This post was motivated by work on a retail e-commerce opportunity that may commoditize product information across search and comparison shopping engines, for example.  The challenge I am considering is how to realize value from semantic web content that needs to be licensed for broad use but the investment in which needs to be protected both in terms of integrity (i.e., as a standard) and from commoditization by competitors or lack of copyright enforcability.  Freebase licensing of content and APIs are of particular interest but not worth pursuing further here given the title of the article.

  • However, if you have thoughts on Freebase’s business model or on how to provide value to the semantic web without losing the invested capital, please share by email ( or comment here.
  • For those interested, Scott Brinker’s blog has interesting discussion but lacks examples or specifity with regard to commercial business models.

One Reply to “Is Freebase worth much?”

  1. Some off-line discussion gives me second thoughts. Some perceive Freebase as having had its day in the sun, that Freebase will not control or deeply understand much data, that the BBN, Calais, and so many other data sites…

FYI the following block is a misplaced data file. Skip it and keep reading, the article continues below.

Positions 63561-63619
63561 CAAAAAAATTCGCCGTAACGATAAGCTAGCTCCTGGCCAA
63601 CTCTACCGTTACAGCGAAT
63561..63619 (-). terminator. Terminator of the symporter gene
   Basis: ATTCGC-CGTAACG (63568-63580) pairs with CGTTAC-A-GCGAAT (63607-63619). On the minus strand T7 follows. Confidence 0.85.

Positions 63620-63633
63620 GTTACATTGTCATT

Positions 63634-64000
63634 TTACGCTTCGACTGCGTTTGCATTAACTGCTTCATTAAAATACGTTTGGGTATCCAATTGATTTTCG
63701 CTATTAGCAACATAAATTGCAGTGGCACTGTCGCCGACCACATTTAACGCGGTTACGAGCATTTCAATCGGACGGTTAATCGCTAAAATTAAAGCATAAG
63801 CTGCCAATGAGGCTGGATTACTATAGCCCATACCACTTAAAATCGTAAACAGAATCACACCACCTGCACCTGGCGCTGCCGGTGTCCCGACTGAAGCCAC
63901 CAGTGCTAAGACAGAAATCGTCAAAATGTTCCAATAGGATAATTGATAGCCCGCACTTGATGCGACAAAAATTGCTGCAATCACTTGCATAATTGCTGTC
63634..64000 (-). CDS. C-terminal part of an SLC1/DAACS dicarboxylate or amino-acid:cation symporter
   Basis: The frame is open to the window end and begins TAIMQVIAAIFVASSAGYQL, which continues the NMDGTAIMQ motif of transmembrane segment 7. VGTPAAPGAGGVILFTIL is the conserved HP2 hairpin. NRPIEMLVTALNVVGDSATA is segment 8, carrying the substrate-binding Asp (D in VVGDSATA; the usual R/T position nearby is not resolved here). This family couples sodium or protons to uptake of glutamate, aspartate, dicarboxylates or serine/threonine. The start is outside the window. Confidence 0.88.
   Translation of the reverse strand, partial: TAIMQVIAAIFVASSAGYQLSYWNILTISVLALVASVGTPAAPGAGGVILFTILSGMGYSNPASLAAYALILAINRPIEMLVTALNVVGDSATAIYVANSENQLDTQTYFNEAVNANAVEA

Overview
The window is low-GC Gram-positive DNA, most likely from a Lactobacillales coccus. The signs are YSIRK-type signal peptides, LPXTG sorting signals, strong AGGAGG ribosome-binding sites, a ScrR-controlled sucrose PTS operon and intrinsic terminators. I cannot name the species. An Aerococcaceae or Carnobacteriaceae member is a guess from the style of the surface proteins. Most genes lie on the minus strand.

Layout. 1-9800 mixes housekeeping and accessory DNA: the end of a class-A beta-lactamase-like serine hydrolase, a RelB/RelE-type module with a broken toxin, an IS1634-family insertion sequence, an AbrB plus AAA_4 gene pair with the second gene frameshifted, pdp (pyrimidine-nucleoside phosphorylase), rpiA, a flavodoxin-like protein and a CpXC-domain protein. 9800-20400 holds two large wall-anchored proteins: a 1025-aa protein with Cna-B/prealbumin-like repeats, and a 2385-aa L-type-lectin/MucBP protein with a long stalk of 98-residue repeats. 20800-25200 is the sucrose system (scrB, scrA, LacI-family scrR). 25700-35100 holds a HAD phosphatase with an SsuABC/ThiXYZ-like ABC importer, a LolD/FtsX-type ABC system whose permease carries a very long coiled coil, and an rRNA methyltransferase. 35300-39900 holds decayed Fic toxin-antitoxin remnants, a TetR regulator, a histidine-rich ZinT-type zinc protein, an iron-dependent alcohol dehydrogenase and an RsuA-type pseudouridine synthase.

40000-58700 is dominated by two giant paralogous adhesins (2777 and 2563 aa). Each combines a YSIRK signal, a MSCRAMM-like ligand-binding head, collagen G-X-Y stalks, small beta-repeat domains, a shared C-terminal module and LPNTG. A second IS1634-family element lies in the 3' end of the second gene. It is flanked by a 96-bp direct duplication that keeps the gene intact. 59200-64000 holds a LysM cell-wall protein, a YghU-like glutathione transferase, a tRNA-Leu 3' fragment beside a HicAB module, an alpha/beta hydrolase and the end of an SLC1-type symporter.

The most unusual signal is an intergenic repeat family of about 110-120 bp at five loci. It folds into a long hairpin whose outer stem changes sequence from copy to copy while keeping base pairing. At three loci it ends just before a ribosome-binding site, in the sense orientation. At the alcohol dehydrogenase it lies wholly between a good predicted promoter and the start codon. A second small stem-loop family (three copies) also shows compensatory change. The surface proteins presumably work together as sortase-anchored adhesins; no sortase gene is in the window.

The opportunity is still there for Freebase as discussed above but that opportunity is available to other innovators, too. It’s not about the data anymore, it’s what you do with it. Freebase has a fledgling social presence around the data, better than any other. But that presence can be easily surmounted at this point. Hopefully for their investors, enough cash remains for them to deliver some intelligence.

    In any case, as open, semantic markup of content and linked data increase, Google may be marginalized – technically more than as an advertising network. Of course, Google will innovate, but it is difficult to pivot on a dime and sustain the inertia of their revenues. Overall, it is probable that Google will be losing share in search for years to come. (Of course, that seems vacuous when they have such large share now.) Look for Bing and someone new to be the big gainers. Maybe Freebase, maybe Facebook, or maybe Vulcan, Wolfram, or IBM, but probably someone with machine learning in addition to the combination of semantics and natural language that Microsoft acquired in Powerset.